Skip to main content

Welcome to SRA's Develop & Submit Proposal page! Here, we hope to give an overview of the resources available and process of developing your proposal, reviewing your proposal at SRA, and submitting your proposal to the sponsor.

If the funding for which you are applying is coming from a U.S. public source (federal, state, or local government, including flow-through through private organizations), please contact the Pre Award Grant Officer for your department found here . If the funding is private (directly from a non- or for-profit organization) or from a foreign government/entity, please contact the FSU Research Foundation

Regardless of the funding source, all proposals are submitted through RAMP which can be accessed through the myFSU Portal.

For more information, please feel free to contact us!

Do you have a great idea? Check out the funding opportunities page for just a few opportunities that can fund your great idea. This listing is by no means exhaustive. You are encouraged to seek funding from other sponsors not listed on this page.

There are a variety of funding resources available to FSU faculty. The Council on Research and Creativity (CRC) offers eight internal funding programs. The Office of Research Development (ORD) provides access to Pivot, a searchable funding database that includes over 28,000 opportunities, both private and public funding.  The Office of Research also publishes a newsletter with funding announcements and news related to research. Looking for private foundation funding? The FSU Foundation provides access to the Foundation Center Online. They can also assist with managing gifts coming into the university. The Office of Faculty Development and Advancement assists with fellowships and award nominations.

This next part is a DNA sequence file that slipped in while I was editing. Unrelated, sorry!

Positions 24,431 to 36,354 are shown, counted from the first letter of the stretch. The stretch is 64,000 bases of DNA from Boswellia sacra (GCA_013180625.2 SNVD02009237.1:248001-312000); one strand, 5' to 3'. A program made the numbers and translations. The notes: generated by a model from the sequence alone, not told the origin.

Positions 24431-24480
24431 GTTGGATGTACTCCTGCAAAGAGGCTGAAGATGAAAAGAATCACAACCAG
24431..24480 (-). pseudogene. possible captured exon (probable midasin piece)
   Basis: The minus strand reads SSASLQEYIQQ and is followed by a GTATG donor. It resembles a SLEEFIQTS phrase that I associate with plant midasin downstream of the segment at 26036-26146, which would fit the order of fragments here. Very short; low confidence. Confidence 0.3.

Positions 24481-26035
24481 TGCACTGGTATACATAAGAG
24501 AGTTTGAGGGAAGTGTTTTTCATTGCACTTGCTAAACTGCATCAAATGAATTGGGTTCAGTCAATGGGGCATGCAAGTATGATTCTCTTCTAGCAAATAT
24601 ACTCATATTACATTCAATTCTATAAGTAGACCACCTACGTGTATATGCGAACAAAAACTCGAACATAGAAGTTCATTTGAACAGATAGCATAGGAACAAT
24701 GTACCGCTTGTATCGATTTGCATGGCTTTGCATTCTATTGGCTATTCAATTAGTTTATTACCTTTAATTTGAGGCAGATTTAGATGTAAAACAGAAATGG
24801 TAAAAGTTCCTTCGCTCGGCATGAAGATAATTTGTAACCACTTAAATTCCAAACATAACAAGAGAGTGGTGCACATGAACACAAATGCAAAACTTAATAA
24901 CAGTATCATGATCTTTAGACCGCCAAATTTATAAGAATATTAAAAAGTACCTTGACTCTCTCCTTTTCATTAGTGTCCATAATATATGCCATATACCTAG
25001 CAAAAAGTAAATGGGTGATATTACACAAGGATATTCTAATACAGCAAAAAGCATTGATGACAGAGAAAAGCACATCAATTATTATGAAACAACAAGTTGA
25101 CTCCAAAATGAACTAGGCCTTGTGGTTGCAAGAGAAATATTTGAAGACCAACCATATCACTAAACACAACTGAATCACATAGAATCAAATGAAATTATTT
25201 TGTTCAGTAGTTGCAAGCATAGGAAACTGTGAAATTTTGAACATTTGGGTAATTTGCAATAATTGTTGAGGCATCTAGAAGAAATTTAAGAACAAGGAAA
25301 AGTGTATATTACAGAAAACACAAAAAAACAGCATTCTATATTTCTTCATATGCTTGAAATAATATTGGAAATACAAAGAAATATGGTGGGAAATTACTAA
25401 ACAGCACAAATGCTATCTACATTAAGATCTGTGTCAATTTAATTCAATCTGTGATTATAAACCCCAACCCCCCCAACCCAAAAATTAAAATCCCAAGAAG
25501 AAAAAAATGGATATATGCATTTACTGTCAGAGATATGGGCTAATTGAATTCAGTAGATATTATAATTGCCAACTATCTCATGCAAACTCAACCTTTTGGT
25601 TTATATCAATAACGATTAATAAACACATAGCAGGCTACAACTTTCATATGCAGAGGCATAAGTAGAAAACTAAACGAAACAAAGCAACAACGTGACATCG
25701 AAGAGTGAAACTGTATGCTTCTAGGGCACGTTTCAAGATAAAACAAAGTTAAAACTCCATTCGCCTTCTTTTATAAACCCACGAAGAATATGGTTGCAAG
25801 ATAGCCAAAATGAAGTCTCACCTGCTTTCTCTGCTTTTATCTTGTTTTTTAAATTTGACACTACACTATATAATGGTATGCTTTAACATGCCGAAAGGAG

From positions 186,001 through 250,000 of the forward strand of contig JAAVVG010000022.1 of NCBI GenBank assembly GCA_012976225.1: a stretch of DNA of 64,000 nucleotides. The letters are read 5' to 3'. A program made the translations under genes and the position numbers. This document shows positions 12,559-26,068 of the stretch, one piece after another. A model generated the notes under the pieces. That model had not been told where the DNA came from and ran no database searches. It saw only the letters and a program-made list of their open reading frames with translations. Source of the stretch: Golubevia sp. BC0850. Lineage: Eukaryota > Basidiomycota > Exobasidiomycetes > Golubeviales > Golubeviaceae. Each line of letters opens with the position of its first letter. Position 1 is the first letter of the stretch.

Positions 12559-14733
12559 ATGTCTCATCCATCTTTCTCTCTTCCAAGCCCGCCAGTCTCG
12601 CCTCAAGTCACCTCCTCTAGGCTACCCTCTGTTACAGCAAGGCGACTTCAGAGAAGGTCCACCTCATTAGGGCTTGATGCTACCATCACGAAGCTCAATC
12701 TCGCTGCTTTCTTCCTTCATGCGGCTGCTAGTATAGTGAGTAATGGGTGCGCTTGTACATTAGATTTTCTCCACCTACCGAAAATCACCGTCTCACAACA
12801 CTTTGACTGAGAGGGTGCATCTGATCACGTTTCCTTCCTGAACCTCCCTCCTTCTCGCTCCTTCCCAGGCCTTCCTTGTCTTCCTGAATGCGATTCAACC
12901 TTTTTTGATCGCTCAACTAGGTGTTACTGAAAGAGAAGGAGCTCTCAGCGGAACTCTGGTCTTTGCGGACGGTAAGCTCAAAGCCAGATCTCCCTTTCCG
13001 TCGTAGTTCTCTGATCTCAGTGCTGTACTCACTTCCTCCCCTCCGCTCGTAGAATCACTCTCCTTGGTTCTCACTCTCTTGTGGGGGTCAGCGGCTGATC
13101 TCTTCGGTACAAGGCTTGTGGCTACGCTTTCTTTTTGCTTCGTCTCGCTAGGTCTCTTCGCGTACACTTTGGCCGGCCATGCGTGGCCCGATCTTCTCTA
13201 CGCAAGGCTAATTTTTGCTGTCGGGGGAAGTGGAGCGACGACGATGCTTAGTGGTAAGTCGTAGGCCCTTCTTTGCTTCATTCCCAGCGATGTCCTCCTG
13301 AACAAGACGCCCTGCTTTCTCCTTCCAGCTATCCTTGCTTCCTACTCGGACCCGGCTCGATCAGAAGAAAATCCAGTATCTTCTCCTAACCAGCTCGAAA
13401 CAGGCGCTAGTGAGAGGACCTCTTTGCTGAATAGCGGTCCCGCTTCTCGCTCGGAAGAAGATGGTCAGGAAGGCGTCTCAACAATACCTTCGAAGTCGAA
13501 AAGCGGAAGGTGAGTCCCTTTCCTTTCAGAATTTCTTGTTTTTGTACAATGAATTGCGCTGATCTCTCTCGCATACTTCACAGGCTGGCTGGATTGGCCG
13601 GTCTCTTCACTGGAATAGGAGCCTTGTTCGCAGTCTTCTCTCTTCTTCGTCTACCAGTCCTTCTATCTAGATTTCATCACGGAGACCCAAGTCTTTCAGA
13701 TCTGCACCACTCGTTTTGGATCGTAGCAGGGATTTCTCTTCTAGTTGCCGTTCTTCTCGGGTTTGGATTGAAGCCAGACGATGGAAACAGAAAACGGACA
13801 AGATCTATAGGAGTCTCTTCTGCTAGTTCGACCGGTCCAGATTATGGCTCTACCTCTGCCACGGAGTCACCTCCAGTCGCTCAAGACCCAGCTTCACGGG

Some opportunities are limited to a certain number of proposals per institution. See the limited submissions listings to confirm that the opportunity for which your are applying is not already taken by another PI. Please be aware that the list is not comprehensive. If you plan to apply to a limited submission opportunity that is not listed, please contact the Office of Research Development (ORD) immediately.

Have you found a program that could fund your idea? It's time to develop your proposal!